From the Field – Rebecca’s Thoughts, Day 2 in Haiti

7 06 2010

Soon after returning to Washington D.C. after the Haiti trip in January I wrote a piece for another organization’s publication.  In it I said that there were too many stories in Haiti to give justice to the reality down here.  But it is in the individual Haitian that we can best understand the tragedy, the needs and how best to respond.  Here are just a few from the people we met yesterday…

William’s our driver, before the quake he was a tennis instructor at the hotel we are staying.  He has five children, the two oldest live in the U.S., the other three live with him at the hotel, on the tennis court where he once taught, with the rest of the staff who have lost their homes in the quake.  When I asked William what his children do while he works he says, “ahhh…nothing.”

Henry is the bishop at a church in Petonville.  After the quake he had 600 people living in the small parking lot at the church.  He carefully helps provide what he can to everyone, the 600 people who lived at the church, the members of his congregation, his family, and the children who are sponsored by the organization he runs.  Everyone.  All 600 people have moved off the parking lot, Henry’s church provided them with tents to live where their homes once stood.  He’s angry about the lack of progress since the quake.  Yesterday afternoon, determined to show us the lack of progress, he takes us to his mother-in-laws home.  All of the exterior walls fell during the quake, remarkably the roof still stands, thanks to two interior walls.  Henry, trying to do everything he can, got his mother-in-law to take in one of the children orphaned by the quake.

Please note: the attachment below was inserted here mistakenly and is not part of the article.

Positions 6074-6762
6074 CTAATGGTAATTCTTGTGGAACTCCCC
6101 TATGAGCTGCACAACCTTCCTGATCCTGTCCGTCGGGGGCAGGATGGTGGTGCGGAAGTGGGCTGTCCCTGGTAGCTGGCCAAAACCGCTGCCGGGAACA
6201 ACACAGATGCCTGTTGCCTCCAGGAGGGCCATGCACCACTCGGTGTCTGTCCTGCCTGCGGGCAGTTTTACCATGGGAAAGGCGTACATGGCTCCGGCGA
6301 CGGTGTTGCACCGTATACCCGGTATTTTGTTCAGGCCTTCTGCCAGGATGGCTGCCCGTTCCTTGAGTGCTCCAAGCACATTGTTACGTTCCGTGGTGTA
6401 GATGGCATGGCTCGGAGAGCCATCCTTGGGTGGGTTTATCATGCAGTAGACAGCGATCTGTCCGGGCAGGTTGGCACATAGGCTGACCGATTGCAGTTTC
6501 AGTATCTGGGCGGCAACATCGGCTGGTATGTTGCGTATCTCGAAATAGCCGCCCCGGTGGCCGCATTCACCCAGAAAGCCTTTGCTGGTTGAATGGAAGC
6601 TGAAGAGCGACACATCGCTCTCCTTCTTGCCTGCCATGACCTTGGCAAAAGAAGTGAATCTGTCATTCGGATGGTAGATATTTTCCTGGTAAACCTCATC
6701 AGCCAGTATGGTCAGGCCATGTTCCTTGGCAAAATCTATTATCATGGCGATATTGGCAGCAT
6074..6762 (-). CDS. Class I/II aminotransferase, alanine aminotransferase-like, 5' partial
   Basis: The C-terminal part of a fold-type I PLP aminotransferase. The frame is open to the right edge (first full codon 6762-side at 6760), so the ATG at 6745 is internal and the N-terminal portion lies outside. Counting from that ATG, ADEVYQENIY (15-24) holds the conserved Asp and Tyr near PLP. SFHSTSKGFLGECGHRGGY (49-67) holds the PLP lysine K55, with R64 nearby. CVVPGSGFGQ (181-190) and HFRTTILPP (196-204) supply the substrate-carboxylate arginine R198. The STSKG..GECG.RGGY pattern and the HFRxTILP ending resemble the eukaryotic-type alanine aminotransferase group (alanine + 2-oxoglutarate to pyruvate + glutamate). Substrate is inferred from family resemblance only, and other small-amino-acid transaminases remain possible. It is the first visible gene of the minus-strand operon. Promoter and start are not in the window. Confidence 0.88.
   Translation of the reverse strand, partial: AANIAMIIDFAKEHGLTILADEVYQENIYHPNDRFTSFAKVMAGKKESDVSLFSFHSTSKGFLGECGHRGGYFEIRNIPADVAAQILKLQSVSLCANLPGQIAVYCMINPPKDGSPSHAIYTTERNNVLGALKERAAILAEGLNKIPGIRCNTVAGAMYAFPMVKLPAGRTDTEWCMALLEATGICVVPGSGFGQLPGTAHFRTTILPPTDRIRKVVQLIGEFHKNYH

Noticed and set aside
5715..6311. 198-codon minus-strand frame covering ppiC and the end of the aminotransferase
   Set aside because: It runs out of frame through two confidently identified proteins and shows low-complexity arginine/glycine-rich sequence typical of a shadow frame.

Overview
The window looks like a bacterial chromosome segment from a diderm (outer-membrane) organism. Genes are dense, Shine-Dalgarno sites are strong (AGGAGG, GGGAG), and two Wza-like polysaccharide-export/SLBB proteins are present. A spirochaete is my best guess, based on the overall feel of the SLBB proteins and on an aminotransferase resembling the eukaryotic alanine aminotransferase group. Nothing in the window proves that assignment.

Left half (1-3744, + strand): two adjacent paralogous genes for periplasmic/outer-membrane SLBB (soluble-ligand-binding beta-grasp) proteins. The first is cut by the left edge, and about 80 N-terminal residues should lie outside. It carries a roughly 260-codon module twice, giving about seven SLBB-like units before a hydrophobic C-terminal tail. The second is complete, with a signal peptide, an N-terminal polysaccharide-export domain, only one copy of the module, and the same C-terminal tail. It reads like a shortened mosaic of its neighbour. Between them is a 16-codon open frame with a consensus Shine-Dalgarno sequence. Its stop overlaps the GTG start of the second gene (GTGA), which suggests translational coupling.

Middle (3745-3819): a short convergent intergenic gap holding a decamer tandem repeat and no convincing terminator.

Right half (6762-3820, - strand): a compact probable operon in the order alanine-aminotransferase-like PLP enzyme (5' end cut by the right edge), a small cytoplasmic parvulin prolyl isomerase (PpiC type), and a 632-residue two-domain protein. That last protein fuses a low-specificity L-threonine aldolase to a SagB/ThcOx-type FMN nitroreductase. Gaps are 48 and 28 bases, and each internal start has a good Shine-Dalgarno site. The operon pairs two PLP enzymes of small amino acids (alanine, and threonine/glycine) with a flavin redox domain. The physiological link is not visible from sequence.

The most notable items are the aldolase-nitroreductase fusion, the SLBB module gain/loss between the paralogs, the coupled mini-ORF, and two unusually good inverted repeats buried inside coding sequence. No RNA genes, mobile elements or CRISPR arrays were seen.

Roberto worked at a hotel in Port-au-Prince prior to the quake.  Since the quake he was laid off, the hotel doesn’t have as many guests so they don’t need him.  He’s a single father of a three month old boy (obviously born after the quake), his wife left him and his son days after the birth of their first child.  He’s the most loving father’s I’ve met in my life.

John and Mimi are siblings, nine and four respectively.  They lost both their parents in the quake and they were separated, unaware that the other was living.  John has been living at an orphanage since the quake.  His sister was receiving medial treatment by another organization.  They were reunited for the first time since the quake two days ago.  Workers who were in the room when they were united say that they cried, and cried.


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7 06 2010
Reed Maggy

It’s a very touchy situation, I’m greatful someone is reporting on the lives of those affected in Haiti so we know how to help. We at karibamerica are trying to help as well. http://www.karibamerica.org/blog tell about the tents we sent there but it’s not enough we are a 501(c)3 non-profit org and we have an orphanage project on the way too to help.

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